Christmas is coming early for Foxtel’s subscribers. With 21 free channels, on-demand content coming to iPads next month, and a new deal to deliver US shows to Australian audiences within hours of being first broadcast, Foxtel subscribers will be spoilt for choice.
Foxtel is set to launch a new iPad app next month, that will give subscribers access to 21 channels, plus on-demand content free of charge.
The company has also announced a new deal with US TV giant, HBO, to deliver new episodes to Australians within hours of them airing on US TV, as well as access to HBO’s back catalogue of shows.
The deal is designed to combat illegal downloading of shows, much of which is due to the delay between the first broadcast in the US and in Australia, according to Foxtel’s CEO, Richard Freudenstein. Some delays can be as long as a year, leaving Australian viewers frustrated.
The deal is another blow to free-to-air networks, including Seven West Media (ASX: SWM), Ten Network Holdings (ASX: TEN), SBS and Nine Entertainment, which will no longer be able to broadcast older HBO shows. As I mentioned yesterday, the free-to-air TV networks are already struggling to compete against internet based entertainment.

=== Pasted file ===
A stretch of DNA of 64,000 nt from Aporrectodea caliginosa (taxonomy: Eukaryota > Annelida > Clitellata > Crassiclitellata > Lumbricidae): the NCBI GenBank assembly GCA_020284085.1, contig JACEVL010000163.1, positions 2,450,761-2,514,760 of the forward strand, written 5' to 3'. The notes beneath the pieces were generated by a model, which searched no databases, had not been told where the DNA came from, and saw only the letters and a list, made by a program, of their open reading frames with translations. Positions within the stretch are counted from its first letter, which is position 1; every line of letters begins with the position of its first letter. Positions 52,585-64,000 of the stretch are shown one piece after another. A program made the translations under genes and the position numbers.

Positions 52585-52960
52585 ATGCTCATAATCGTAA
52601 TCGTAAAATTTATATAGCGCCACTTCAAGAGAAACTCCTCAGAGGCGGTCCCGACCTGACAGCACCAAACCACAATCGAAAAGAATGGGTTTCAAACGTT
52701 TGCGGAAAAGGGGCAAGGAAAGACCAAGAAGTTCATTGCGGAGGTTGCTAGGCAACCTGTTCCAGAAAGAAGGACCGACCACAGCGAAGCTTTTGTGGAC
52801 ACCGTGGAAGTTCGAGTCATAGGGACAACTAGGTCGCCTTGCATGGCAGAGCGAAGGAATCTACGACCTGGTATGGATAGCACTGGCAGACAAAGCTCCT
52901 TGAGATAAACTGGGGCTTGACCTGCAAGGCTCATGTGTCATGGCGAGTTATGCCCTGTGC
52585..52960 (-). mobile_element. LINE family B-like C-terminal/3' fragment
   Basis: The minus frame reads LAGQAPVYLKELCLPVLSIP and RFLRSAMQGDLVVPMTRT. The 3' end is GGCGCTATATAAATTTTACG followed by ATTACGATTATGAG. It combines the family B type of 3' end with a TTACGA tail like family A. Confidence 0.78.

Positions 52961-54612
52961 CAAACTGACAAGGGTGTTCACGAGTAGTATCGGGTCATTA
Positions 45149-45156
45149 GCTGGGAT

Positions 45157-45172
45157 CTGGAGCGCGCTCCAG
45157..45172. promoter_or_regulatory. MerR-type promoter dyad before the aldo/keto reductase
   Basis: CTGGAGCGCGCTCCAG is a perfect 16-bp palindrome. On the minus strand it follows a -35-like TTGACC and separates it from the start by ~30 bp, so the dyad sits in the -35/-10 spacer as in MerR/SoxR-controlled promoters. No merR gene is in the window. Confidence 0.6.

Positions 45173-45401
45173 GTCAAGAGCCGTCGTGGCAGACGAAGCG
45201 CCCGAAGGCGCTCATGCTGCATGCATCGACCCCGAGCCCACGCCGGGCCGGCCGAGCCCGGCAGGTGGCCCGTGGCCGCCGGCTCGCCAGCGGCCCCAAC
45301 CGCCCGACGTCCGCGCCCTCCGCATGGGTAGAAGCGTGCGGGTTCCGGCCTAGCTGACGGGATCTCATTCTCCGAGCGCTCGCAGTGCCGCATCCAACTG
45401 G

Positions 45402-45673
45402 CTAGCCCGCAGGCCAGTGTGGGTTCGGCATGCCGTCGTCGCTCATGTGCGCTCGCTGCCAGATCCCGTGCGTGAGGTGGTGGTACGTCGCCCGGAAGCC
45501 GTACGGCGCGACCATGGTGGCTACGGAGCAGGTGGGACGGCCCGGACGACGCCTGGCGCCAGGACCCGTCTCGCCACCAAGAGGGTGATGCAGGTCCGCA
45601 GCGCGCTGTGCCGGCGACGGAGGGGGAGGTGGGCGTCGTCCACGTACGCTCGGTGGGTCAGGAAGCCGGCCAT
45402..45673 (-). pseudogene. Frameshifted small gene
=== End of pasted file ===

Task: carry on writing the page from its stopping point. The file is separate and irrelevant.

Foxtel which is 50% owned by Telstra Corporation (ASX: TLS) and soon to be 50% owned by News Corporation (ASX: NWS) has been struggling to grow subscriber numbers. This move should kick-start subscriber growth, and may increase revenues by prompting subscribers to upgrade their packages to get access to the Showcase channel. Foxtel currently has 2.3 million subscribers, and is aiming to increase penetration to 50% of Australian households by 2017, according to Mr Freudenstein.
Foxtel also plans to add more channels to the iPad app and launch on other devices, including laptops in February next year, although subscribers are expected to be hit with price increases.
Pay TV has been struggling against other media delivery channels like the internet. This move looks set to shore up their current subscriber base, and potentially increase it – most likely at the expense of free-to-air networks.
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